Designing a garden on a surface that isn’t flat always presents extra challenges to a gardener or designer. A sloping piece of land with different levels can make a visually interesting garden, but creating workable garden spaces can be problematic.
The greatest disadvantage is that if you want to make usable flat areas, much of the garden may be taken up with the banks and steep slopes that link them together. The beauty of retaining walls is that they provide a way of changing level abruptly, and that is especially useful if space is tight.
Traditionally, retaining walls were known as ‘mass retainers’ or ‘gravity walls’ and were made of stone or rubble heavy enough to hold back the weight of the earth heaped against them. Often these structures would be built at an angle, or ‘batter’, leaning back into the retained soil. This kind of structure, however, is expensive because of the amount of material and labour involved in its construction, and is now rarely used. So what are the most economic and visually appealing ways now used to retain soil?
There are two main considerations for anyone wishing to hold back earth with a retaining wall. Firstly, the wall must be strong enough to hold the weight of soil behind it. Secondly, it should be able to cope with problems caused by the moisture that will percolate through the ground. A badly designed retaining wall acts as a barrier, which traps water.
Trapped water can cause damage in two main ways. If water behind the wall freezes, the wall may tip forward and collapse. In addition, standing water behind a wall may gradually be absorbed into it, weakening it.
Retaining structures below 1min height cause few problems. Their foundations need only be relatively shallow and the weight of soil they retain will be minimal. Smaller walls like this obviously cause fewer problems in terms of water obstruction. Besides, their collapse or failure would probably not prove catastrophic. Retaining walls over 1m in height, though, hold back much greater weight. They obstruct more ground water and are more likely to cause damage or injury should they crumble.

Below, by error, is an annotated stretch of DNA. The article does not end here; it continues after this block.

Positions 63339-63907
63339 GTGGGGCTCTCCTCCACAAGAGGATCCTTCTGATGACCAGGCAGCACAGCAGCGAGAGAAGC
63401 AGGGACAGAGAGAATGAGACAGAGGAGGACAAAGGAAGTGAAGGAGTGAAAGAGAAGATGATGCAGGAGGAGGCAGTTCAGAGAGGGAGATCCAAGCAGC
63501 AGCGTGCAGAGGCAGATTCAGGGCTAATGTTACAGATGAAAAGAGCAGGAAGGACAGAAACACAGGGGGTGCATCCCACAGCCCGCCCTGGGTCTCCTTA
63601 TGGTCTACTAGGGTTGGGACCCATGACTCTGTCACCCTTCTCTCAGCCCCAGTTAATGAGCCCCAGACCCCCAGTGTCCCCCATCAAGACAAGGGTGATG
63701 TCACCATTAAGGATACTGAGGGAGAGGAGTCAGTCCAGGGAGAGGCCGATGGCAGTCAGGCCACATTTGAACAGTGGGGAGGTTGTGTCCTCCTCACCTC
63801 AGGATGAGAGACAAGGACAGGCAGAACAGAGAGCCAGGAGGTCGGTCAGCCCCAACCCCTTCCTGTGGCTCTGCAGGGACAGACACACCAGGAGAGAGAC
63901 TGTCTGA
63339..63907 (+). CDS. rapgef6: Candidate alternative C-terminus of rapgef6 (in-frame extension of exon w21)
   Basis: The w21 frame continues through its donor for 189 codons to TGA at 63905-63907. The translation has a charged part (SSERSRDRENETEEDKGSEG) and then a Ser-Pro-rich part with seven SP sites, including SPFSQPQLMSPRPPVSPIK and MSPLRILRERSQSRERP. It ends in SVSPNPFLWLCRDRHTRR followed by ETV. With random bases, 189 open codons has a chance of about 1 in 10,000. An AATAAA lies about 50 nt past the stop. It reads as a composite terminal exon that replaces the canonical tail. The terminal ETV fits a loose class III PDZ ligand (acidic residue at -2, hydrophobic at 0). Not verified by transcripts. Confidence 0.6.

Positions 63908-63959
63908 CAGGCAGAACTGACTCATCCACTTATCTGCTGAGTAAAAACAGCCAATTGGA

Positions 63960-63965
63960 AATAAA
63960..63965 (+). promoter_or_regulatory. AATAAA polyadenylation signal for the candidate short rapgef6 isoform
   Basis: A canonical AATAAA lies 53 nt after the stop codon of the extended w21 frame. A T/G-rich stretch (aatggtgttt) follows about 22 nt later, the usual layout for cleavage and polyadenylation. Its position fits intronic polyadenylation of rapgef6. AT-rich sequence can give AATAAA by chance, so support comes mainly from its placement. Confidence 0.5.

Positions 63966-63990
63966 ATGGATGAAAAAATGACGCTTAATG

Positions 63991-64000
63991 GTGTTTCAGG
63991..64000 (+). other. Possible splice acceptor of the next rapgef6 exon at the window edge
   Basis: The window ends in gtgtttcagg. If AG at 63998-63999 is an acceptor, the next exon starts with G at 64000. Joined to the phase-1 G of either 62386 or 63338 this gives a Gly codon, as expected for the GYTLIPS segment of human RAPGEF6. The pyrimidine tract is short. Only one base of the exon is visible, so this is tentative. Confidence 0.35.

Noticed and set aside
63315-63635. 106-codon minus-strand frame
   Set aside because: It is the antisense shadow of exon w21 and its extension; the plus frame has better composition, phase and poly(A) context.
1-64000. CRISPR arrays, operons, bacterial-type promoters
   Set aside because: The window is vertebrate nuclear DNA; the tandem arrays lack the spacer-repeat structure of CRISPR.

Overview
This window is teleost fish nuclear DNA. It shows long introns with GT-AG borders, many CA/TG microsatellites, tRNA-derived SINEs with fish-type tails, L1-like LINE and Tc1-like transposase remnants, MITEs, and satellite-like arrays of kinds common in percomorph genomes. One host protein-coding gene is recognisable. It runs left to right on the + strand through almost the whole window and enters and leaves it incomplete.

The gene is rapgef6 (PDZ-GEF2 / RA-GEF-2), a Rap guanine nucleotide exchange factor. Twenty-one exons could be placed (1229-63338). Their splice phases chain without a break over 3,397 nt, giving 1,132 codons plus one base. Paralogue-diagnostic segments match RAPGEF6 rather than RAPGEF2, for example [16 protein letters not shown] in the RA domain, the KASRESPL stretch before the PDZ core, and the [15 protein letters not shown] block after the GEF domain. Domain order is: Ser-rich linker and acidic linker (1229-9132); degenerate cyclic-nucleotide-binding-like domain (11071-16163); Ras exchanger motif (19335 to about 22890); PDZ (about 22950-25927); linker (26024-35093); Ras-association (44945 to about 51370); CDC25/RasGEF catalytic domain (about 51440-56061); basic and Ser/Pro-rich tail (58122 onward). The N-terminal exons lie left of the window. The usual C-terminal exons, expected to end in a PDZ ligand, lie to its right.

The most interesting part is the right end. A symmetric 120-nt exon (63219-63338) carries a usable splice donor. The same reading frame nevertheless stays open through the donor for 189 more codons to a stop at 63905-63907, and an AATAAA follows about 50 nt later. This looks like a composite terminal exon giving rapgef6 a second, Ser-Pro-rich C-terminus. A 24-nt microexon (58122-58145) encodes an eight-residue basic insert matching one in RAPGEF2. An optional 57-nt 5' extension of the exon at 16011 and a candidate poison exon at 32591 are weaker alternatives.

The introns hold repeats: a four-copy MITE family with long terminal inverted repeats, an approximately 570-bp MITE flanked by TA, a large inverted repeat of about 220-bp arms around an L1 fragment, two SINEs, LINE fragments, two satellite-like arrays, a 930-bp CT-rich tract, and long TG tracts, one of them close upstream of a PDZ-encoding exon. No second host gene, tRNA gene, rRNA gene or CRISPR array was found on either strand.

Most walls now are built of reinforced concrete, or reinforced hollow concrete block, often backfilled with concrete. This structure retains the ground, and a decorative ‘facing’ is then attached to create the appearance of a brick or stone wall. These structures take up much less space than the old mass retainers.
Modern retaining walls cope with ground water in two ways. Firstly, drainage pipes can be fitted into the wall, creating ‘weep holes’ that allow water to escape from the soil behind the wall. Weep holes are usually spaced 1-1.2m apart. Weep holes are effective but can be unsightly, because the water may stain the paving in front of the retaining wall as it drips down.
The alternative is a perforated drainage pipe, which runs behind the wall, delivering drained water into a soakaway in a convenient location. With both of these systems, the space immediately behind the retaining wall is back-filled with loose aggregate or gravel. This allows water to drain more easily, helping to prevent any unnecessary build-up of water.